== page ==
Former McDonald’s Executive Revives Bestseller with Trafford
In 1986, Shelby Yastrow, then an executive for McDonald’s, was on a flight to Seattle with a fellow Chicago attorney whom he had commissioned to aid in a McDonald’s legal case. The talk between the two lawyers soon shifted to a manuscript that Yastrow had been working on to pass the time in hotel rooms. Yastrow’s companion eventually read the work in progress and promptly gave him some writerly advice: “You really are good, but you don't know a damn thing about writing fiction.”
The advice would have sounded insulting if it hadn’t come from future bestselling author and practicing lawyer Scott Turow, who had, at that time, just sold his own debut novel, Presumed Innocent, which was later adapted onto the big screen in 1990 and starred Harrison Ford and Brian Dennehy.
Turow offered Yastrow more writing advice, Yastrow listened, and eventually Undue Influence was published in October 1990 by Contemporary books (who narrowly outbid Simon & Schuster for publication rights) with a blurb from Turow that read, “Thoroughly enjoyable . . . A suspenseful story.” Needless to say, Yastrow’s debut novel ended up becoming a national bestseller and climbed up to number seven on the Chicago Tribune’s national bestseller list.
More than twenty years later, Yastrow decided to republish Undue Influence—as well as another out-of-print novel, Under Oath—through Trafford Publishing. When asked why he decided to revive his two books Yastrow replied: “They were no longer in print. People were asking how they could get copies, and my own supply was nearly depleted. I hated for them [readers] to have to scrounge around looking for used copies, so I decided to republish”.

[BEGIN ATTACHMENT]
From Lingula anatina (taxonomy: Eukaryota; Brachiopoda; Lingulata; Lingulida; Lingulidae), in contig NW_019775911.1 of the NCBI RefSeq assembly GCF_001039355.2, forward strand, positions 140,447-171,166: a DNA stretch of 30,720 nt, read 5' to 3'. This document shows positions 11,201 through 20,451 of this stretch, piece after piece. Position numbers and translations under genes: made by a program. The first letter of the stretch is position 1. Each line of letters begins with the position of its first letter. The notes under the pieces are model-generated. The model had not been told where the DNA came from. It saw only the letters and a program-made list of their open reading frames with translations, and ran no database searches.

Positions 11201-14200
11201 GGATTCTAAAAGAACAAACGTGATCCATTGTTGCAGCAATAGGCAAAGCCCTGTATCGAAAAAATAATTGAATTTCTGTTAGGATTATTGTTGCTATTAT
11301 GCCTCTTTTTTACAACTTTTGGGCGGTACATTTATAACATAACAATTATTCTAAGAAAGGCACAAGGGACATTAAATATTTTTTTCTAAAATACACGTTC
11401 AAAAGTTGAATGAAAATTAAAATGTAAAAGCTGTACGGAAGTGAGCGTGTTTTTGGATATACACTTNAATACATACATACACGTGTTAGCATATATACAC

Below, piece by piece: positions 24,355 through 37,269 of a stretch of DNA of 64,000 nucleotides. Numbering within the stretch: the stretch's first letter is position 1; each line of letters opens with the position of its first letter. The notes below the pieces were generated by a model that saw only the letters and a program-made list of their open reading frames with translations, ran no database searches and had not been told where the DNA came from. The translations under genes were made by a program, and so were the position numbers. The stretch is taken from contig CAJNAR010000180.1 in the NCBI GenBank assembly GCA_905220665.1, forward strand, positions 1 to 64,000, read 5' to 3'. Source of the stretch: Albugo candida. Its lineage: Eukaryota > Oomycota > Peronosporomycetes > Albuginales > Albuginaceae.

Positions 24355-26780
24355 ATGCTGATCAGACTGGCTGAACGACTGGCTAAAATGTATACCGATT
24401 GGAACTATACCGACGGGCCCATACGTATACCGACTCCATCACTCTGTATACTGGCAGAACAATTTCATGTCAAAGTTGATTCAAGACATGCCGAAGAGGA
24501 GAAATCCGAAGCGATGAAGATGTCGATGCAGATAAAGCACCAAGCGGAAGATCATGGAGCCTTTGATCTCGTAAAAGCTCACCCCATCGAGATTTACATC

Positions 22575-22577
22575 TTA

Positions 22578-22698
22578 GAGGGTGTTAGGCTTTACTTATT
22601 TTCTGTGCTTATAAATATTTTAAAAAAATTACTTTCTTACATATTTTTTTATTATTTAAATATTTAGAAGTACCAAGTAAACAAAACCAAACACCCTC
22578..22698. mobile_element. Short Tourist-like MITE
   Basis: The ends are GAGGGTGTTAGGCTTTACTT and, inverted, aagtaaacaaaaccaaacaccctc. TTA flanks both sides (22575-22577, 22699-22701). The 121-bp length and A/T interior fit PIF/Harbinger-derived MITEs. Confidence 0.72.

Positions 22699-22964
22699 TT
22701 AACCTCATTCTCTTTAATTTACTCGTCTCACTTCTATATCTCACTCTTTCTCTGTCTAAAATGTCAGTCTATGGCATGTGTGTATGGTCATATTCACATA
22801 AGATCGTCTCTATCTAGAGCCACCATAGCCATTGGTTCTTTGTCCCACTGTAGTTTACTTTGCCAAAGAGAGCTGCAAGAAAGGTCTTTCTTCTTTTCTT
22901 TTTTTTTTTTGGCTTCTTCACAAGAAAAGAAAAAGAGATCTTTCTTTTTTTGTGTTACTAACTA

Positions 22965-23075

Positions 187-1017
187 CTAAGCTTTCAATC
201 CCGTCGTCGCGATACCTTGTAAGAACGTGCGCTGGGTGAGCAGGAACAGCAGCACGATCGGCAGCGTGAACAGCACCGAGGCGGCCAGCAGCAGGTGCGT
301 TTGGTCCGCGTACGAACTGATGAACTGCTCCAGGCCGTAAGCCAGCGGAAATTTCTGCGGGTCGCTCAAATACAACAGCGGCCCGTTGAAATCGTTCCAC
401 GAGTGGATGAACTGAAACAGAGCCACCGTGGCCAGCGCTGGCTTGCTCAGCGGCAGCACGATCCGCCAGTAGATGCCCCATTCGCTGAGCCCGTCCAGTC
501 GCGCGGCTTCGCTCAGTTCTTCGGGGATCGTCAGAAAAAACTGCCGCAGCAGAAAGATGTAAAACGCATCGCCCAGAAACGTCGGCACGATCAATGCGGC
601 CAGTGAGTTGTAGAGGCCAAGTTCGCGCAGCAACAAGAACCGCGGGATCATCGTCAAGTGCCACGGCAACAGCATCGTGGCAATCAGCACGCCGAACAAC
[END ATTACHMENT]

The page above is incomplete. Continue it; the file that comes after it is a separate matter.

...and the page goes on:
Undue Influence, which features an intriguing premise, follows lawyers Phil Ogden and Tom Andrews as they try to figure out why a seemingly lowly bookkeeper who recently died—and who also happens to be Catholic—would bequeath $8,000,000 to a synagogue through his last will and testament.
The book has, so far, earned rave reviews. According to Foreword Magazine’s Clarion Reviews, which recently gave the novel a five-star review, Undue Influence “offers enough dizzying and unpredictable twists and turns in the form of legal conspiracies to move events along at breakneck speed” and that “the reader is compelled to keep guessing at what to expect on the next page.” In addition, the influential Kirkus Reviews has called the book “a wonderfully breezy read” and “one of the snappiest courtroom capers yet,” while BlueInk Review has praised Yastrow for doing a “sharp, edifying job of writing a thriller” and for making “a thriller out of the ordinary for its genre.”
Yastrow says that he came up with the idea for Undue Influence after he and his colleagues from his own law office, got involved in a probate case in which a Catholic priest had died with a one-page will, leaving whatever he had left to the church. It was found out that there was nearly a million dollars stashed throughout the priest’s living quarters.
“As expected, the jackals and hyenas showed up—usually in the form of sleazy lawyers—claiming the money was theirs,” Yastrow explains. “And of course there were allegations of forgery, trickery, and fraud from all sides. [In the novel,] I converted the priest into a clerk in a brokerage firm and the church into a synagogue, added an extra will and some colorful characters, and eureka—Undue Influence.”